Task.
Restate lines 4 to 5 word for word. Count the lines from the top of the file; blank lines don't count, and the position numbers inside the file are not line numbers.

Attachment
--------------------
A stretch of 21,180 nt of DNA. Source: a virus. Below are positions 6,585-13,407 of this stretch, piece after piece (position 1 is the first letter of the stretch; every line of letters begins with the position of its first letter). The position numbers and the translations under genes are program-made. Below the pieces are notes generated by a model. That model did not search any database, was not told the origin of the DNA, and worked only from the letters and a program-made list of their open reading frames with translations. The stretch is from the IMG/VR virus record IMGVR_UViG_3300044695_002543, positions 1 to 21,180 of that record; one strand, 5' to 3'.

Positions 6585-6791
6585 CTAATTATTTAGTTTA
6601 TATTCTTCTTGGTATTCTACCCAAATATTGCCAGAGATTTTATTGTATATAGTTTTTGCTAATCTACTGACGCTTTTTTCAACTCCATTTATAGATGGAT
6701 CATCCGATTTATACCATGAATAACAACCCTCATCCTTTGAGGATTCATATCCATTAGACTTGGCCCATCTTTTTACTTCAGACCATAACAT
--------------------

6601 TATTCTTCTTGGTATTCTACCCAAATATTGCCAGAGATTTTATTGTATATAGTTTTTGCTAATCTACTGACGCTTTTTTCAACTCCATTTATAGATGGAT
6701 CATCCGATTTATACCATGAATAACAACCCTCATCCTTTGAGGATTCATATCCATTAGACTTGGCCCATCTTTTTACTTCAGACCATAACAT